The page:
Notebook and desktop sales aren’t out of the woods yet but a new report does show that the first steps of a recovery may be taking place, with the market achieving sequential growth for the first time in six months.
Global shipments of PCs in the second quarter grew by one percent to 67.2 million units, up from 66.5 million units in the first quarter of 2009, according to a new report from iSuppli. While the total number of units shipped is down 4.3 percent from 70.2 million in the second quarter of 2008, iSuppli believes that notebook shipments may be starting to rebound.
“PC shipments managed to rise in the second quarter on the back of sequential growth in sales of notebook PCs, despite quarterly declines in desktops,” Matthew Wilkins, principal analyst, compute platforms research, for iSuppli, said in a statement. “iSuppli predicts continued sequential growth in the third and fourth quarters, driven by the slow improvement in the worldwide economy, along with the arrival of technology drivers, such as Microsoft Corp.’s new client operating system, Windows 7.”
Still, even with the growth iSuppli is predicting in the third and fourth quarters of 2009, the firm is not changing its belief that global PC shipments will be down for the entire year.
“[T]his growth had been expected and doesn’t change iSuppli’s forecast of a 4 percent decline in global PC shipments for the full year of 2009,” Wilkins wrote.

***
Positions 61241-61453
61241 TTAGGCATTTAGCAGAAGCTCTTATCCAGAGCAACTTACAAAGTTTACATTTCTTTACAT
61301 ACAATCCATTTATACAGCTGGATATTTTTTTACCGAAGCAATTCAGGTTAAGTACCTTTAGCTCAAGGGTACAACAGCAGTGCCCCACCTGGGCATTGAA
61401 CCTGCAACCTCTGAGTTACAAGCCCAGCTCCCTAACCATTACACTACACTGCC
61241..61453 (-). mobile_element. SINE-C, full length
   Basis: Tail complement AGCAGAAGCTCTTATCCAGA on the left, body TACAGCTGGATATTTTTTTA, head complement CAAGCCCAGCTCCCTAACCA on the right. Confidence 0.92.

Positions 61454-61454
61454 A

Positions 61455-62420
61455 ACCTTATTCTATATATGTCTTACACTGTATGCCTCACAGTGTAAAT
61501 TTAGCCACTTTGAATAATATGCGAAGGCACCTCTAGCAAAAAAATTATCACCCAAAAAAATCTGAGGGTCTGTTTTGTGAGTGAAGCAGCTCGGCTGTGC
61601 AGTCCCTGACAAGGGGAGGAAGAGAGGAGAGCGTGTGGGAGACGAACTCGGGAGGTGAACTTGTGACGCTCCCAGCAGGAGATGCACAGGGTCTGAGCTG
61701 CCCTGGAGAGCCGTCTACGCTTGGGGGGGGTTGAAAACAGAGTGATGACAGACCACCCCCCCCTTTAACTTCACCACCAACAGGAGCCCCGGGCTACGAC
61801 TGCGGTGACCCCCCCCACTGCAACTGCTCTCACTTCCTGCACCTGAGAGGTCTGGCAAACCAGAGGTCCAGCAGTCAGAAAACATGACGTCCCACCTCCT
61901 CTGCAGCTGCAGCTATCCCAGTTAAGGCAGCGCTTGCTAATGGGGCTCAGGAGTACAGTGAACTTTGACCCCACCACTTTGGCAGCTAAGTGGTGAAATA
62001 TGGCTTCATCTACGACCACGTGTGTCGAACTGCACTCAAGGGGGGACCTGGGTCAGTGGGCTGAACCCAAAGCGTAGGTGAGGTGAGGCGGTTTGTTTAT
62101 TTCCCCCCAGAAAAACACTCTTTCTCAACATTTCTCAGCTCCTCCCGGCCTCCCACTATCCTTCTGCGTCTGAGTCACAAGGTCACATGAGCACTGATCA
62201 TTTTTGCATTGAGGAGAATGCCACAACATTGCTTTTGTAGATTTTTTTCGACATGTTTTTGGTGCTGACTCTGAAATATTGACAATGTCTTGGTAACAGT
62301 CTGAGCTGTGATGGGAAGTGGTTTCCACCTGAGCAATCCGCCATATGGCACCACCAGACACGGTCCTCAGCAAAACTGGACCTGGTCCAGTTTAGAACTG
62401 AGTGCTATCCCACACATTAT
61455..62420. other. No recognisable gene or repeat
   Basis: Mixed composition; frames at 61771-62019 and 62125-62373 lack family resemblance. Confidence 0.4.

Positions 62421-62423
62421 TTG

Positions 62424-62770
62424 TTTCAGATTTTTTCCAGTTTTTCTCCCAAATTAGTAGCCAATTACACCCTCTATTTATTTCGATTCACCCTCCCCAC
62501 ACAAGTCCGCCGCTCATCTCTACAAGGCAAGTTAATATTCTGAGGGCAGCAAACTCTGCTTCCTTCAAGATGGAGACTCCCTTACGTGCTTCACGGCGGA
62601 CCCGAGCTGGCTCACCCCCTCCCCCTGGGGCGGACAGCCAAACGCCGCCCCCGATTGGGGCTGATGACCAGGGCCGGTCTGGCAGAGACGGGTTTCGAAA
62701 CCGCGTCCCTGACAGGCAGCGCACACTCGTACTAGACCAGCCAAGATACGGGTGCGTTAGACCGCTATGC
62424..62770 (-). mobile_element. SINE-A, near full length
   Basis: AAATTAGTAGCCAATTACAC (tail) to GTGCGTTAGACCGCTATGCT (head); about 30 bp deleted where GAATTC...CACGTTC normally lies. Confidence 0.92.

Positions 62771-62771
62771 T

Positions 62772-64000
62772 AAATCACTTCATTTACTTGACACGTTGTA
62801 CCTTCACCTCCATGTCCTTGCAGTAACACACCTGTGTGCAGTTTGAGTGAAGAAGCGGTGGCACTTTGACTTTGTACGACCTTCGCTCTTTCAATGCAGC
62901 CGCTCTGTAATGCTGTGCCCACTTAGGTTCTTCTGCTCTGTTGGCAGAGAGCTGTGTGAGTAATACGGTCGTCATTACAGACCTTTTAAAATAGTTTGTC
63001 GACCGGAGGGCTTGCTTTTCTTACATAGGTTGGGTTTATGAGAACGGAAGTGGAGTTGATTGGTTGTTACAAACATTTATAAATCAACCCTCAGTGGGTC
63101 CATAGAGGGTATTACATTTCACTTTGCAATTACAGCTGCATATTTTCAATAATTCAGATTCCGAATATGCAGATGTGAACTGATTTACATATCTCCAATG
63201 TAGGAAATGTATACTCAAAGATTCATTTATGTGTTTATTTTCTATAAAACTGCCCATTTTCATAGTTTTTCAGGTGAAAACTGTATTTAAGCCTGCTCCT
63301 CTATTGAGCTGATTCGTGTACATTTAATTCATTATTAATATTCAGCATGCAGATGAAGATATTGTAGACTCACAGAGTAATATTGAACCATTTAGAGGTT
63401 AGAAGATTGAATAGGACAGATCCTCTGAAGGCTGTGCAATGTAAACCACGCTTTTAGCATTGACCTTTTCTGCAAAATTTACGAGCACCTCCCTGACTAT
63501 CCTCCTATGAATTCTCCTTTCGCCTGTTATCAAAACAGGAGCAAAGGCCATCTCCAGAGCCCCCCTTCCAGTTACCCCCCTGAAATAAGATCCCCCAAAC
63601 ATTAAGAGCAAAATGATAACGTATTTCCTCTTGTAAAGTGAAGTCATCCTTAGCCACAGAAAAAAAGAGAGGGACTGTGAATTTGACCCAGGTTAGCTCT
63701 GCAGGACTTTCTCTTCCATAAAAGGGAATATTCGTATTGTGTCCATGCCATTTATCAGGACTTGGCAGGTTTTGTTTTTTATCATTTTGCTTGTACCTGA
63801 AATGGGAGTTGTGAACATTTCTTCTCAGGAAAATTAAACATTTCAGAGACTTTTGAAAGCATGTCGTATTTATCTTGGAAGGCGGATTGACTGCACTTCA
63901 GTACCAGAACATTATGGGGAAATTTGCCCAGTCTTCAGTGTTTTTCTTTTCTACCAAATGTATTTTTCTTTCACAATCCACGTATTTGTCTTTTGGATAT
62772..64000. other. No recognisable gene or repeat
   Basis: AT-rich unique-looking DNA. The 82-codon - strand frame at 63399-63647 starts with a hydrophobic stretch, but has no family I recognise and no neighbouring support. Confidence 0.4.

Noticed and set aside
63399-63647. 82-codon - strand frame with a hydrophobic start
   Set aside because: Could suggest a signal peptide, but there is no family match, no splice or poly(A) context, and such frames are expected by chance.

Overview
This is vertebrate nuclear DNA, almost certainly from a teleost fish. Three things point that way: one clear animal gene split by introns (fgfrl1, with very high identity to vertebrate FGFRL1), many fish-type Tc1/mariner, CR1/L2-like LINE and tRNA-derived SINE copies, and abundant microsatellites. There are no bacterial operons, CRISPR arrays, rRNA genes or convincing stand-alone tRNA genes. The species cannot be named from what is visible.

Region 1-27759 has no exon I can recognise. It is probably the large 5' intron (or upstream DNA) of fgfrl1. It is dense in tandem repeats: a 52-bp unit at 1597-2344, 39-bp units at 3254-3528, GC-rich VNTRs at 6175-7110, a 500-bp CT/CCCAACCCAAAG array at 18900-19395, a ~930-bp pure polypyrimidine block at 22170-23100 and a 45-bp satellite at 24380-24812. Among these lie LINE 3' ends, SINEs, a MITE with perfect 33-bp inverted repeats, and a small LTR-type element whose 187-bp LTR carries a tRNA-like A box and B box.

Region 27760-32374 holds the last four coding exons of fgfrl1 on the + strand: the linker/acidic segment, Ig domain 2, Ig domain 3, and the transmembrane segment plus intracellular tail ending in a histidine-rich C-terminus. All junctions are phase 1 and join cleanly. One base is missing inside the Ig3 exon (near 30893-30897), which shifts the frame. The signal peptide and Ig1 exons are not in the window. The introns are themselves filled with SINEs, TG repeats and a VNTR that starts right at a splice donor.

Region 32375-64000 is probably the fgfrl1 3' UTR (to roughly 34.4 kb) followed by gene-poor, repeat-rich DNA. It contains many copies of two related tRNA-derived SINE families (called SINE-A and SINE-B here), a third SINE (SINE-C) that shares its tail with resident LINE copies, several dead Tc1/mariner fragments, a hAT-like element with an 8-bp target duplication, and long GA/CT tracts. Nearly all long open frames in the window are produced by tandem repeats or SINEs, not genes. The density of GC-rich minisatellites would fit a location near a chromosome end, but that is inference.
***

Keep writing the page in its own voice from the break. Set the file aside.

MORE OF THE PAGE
The growth seen in global PC shipments in Q2 of 2009 comes after shipments decline 14 percent in the first quarter of this year and by 2 percent in Q4 2008.
Part of the growth iSuppli expects to see take place in the global PC shipments will come in part because of the impending release of Microsoft’s Windows 7. When the new OS hits the shelves in October, iSuppli expects advertising to raise PC awareness amongst consumers.
“This advertising blitz will get more people thinking about PCs. This can only be a plus for the market,” Wilkins wrote.
Hewlett-Packard maintained its place atop the global PC market in the second quarter of 2009, shipping 13.4 million units, according to the report.
Meanwhile, the gap between Acer and Dell continues to shrink. Dell, number two in global PC market share, maintains a slight lead over Acer by 1.2 percentage points, down from a 6.5 percent lead one year ago.
“Acer’s rise is due to another strong performance from its notebook PC business, clearly capitalizing on the demand for mobile computing. Meanwhile, Dell continues to suffer because of the weakness in the corporate market, despite showing improvements in its consumer business,” Wilkins wrote.